Book Review: The Darkling
Book Reviewed by Robert Fleming
This debut novel, by Keoni Anderson, has all of the earmarks of one of the pulps from the golden age of science fiction, with Henry, the fresh-scrubbed California high school student, at the center of a nasty alien race war. All Henry wants to do is to better his hardscabble life and gain admittance to a good school. Those admirable plans are detailed when he finds alien artifacts and gets involved with two space travelers, Mor Ray and Sofa Re.
Old school writers of the genre like Pohl, Asmov, Lieber, and van Vogt would have made everything bland and vanilla, but not Anderson, who provides some soulful flavor to this space opera much like sci-fi pioneers Samuel Delany or Octavia Butler would do. He makes it funky, exciting and fresh.
Anderson's creation is, in a sense, an exceptional space morality play with a classic good guy-bad guy face-off. It features its hero, Sofa Re, and its villian, Mor Ray, locked in bitter conflict. Their strategic chess match over the control of the Darkling, an alien creature which the government wants for further study, has some very dramatic moments. Often, the Darkling steals several scenes with its intriguing extraterrestial back story and supernatural abilities.
Anderson can write, Anderson can conjure, Anderson can dazzle. Here Anderson uses the favored language of the old sci-fi masters to create the back story of the alien saga: "Sofa Re became the Darkling's protector. People sought to force Sofa Re to use the Darklings for experiments. Sofa Re could make sure the Darklings wouldn't die from the experiment. They wanted the fluid the Darklings could create. Also, they wanted to see if they could super soldiers." A feasible back story in a drama like this one is so important to fuel the conflicts and challenges of the primary plot.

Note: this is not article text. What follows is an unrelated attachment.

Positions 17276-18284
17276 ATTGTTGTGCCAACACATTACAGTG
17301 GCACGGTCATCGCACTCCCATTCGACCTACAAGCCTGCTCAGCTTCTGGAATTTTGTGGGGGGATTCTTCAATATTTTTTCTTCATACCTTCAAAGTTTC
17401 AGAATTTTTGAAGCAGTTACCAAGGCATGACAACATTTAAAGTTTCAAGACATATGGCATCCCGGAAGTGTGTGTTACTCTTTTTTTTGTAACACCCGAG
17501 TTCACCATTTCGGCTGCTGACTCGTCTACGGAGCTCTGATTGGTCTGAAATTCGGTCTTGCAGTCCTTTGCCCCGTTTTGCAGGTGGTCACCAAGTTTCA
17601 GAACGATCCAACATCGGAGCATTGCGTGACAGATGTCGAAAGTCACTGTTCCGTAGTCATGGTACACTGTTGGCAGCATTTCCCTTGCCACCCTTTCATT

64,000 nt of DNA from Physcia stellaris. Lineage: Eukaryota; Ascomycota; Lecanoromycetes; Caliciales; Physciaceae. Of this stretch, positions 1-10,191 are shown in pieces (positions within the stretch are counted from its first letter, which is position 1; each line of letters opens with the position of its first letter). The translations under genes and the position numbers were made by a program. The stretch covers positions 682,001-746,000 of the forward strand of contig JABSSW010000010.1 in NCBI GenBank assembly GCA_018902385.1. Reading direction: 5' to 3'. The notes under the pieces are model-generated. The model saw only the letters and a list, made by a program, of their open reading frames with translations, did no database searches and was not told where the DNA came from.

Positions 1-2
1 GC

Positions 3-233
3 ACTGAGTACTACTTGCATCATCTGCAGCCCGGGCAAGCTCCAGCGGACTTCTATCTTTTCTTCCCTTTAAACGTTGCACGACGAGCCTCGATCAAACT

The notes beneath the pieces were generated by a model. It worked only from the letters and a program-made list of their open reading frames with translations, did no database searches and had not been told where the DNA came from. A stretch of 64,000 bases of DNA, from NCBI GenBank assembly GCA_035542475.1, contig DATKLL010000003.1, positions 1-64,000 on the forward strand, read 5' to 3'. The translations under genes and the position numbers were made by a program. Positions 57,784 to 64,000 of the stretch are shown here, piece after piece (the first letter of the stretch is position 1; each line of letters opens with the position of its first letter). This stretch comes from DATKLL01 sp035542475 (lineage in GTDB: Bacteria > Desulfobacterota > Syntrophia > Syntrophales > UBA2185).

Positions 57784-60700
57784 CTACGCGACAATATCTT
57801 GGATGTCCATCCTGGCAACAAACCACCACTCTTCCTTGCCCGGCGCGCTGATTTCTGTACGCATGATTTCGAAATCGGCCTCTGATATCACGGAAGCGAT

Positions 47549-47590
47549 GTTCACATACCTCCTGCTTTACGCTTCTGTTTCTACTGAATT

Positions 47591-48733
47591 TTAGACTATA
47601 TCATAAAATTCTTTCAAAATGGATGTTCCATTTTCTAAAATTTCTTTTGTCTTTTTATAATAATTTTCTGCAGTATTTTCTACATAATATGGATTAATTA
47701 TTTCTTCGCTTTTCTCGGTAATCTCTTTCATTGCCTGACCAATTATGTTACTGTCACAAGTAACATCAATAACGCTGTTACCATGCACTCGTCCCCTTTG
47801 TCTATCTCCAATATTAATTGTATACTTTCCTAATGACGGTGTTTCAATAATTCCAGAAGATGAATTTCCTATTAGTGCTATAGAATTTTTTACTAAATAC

However, the main focus belongs to Henry, whose innocence is altered from the moment of his first encounter with Sofa Re and the Darkling. He is changed not only mentally but physically when he becomes host to the alien, and his petty concerns fall away with the sheer importance of the earth's survival. Spike, Curly, and Goldmine, as characters, add a ghetto roughneck feel to the events, but they are only spicy seasoning to the main course. While Spike has a mother, who he admits she is "a crack ho," Henry has an adoring, supporting mother. Anderson is very careful to let Henry's characteristic good values and instincts rise above the mayhem around him.
And there is a lot of blood and gore. Lots of action and explosions. Wisely, Anderson provides a series of lulls between the series of clashes to allow the readers to acquaint themselves with the major characters and the supporting cast. When the minions of Mor Ray and Sofa Re clash, the civilians and police are always caught in the middle. The author know how to build tension and suspense. However, there is a glorious mix of the old and new, a blend of hardcore sci-fi ingredients and the contemporary Earth-bound locales, all designed to entice interest to get to the book's thrilling conclusion.
Written in a very visual, engaging style, The Darkling has something for everybody who enjoys the pleasures of a solid science fiction novels, with extraterrestials, time travel, some apocalyptic touches, anti-government sentiment, and heroes and villains. Like all entertaining books in this genre, it possesses an electric spark to its story and effective writing. Wonder what Anderson will do for a literary encore.